I am troubled by my shapeless fears. My God, these anxieties! Who can live in the modern world without catching his share of them?
There is much pain that is quite noiseless; and vibrations that make human agonies are often a mere whisper in the roar of hurrying existence.
There are many ways we have of standing outside ourselves in ignorance. Those who have learned as children to become strangers to themselves do not find this a difficult task. Habit has made it natural not to feel. To ignore the consequences of what one does in the world becomes ordinary.
Everyone, in some small sacred sanctuary of the self, is nuts.
As a boy, Picasso struggled with reading, writing, and arithmetic. Einstein was slow to talk and would apply picture thinking to complex problems in the field of physics. The dividing line between psychiatric disorders and great gifts is often a very narrow one and strongly depends on how someone is viewed by their surroundings.
“Toni hears voices,” said Trapp. “But who is this Dr. Ellsworth to tell her she’s a schizophrenic? Maybe she just perceives better than the rest of us. Maybe the voices she hears are uncommunicated ideas, floating free.”
In psychoanalysis as in art, God resided in the details, the discovery of which required enormous patience, unyielding seriousness, and the skill of an acrobat — walking a tightrope over memory and speculation, instinct and theory, feeling and denial.
Standing on the edge with my patients — abiding with them — means that I must harbor a true awareness that I, too, could lose my child through the play of circumstance over which I have no control. I could lose my home, my financial security, my safety. I could lose my mind. Any of us could.
Contrary to most professional opinion, [a] gnawing dissatisfaction with life is not a sign of “mental illness,” nor an indication of poor social adjustment, nor a character disorder. . . . A person who is beginning to sense the suffering of life is, at the same time, beginning to awaken to deeper realities, truer realities. For suffering smashes to pieces the complacency of our normal fictions about reality and forces us to become alive in a special sense — to see carefully, to feel deeply, to touch ourselves and our worlds in ways we have heretofore avoided.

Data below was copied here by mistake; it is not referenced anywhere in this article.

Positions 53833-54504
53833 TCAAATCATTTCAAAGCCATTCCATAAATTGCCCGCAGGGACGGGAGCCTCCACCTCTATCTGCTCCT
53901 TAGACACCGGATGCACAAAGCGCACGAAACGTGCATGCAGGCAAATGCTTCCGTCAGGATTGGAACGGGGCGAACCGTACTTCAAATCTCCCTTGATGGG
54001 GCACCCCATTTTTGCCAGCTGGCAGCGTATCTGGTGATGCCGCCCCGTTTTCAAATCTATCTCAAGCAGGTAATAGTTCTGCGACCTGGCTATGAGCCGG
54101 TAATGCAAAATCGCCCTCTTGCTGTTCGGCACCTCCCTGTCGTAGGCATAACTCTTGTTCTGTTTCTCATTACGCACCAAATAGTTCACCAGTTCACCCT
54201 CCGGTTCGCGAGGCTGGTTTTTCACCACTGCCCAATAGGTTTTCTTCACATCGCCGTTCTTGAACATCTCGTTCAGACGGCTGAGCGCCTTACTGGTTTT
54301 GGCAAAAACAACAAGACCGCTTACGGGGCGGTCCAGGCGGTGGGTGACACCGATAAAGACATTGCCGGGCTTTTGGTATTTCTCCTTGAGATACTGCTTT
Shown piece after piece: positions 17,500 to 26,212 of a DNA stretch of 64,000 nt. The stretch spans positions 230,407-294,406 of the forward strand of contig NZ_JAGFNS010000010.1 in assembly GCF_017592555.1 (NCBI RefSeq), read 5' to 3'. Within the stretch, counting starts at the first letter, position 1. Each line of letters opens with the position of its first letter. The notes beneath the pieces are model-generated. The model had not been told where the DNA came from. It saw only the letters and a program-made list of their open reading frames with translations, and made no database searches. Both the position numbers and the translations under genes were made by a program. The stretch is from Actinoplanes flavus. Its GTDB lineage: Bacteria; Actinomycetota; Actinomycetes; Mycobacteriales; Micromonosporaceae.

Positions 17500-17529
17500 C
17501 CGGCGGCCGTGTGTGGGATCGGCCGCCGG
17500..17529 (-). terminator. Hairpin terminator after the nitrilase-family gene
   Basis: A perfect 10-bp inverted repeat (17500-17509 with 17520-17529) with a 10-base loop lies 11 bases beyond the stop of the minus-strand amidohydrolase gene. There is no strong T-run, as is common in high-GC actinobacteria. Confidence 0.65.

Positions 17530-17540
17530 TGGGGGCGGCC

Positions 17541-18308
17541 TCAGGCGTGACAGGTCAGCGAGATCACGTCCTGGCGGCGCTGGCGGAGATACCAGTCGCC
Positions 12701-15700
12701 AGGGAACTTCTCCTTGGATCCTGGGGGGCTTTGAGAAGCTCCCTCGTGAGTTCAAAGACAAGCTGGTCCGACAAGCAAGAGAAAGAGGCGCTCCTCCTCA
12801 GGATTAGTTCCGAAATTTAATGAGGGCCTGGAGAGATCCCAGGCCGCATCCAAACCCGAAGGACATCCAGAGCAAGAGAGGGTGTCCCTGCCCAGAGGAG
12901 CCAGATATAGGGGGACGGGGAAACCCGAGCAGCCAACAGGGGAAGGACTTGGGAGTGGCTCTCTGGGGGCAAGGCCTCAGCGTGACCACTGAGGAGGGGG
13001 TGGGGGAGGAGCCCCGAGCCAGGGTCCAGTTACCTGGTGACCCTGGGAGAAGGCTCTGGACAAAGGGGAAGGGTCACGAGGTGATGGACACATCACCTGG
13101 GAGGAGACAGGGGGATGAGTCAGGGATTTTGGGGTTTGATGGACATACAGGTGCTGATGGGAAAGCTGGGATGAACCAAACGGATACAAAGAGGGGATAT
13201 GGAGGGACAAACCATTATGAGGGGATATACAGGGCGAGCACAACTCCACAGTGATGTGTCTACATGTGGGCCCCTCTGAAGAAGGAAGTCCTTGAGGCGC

Nobody will protect you from your suffering. You can’t cry it away or eat it away or starve it away or walk it away or punch it away or even therapy it away. It’s just there, and you have to survive it. You have to endure it. You have to live through it and love it and move on and be better for it and run as far as you can . . . across the bridge that was built by your own desire to heal.
If you had not suffered as you have, there would be no depth to you as a human being, no humility, no compassion.
There is an important idea in Nietzsche of “amor fati,” the “love of your fate,” which is in fact your life. As he says, if you say no to a single factor in your life, you have unraveled the whole thing. Furthermore, the more challenging or threatening the situation or context to be assimilated and affirmed, the greater the stature of the person who can achieve it. The demon that you can swallow gives you its power, and the greater life’s pain, the greater life’s reply.
I urge you to please notice when you are happy, and exclaim or murmur or think at some point, “If this isn’t nice, I don’t know what is.”
Let everything happen to you: beauty and terror. / Just keep going. No feeling is final.
Joy is the happiness that doesn’t depend on what happens.
When you wake up in the morning and out of nowhere comes the heartache of alienation and loneliness, could you use that as a golden opportunity? Rather than persecuting yourself or feeling that something terribly wrong is happening, right there in the moment of sadness and longing, could you relax and touch the limitless space of the human heart?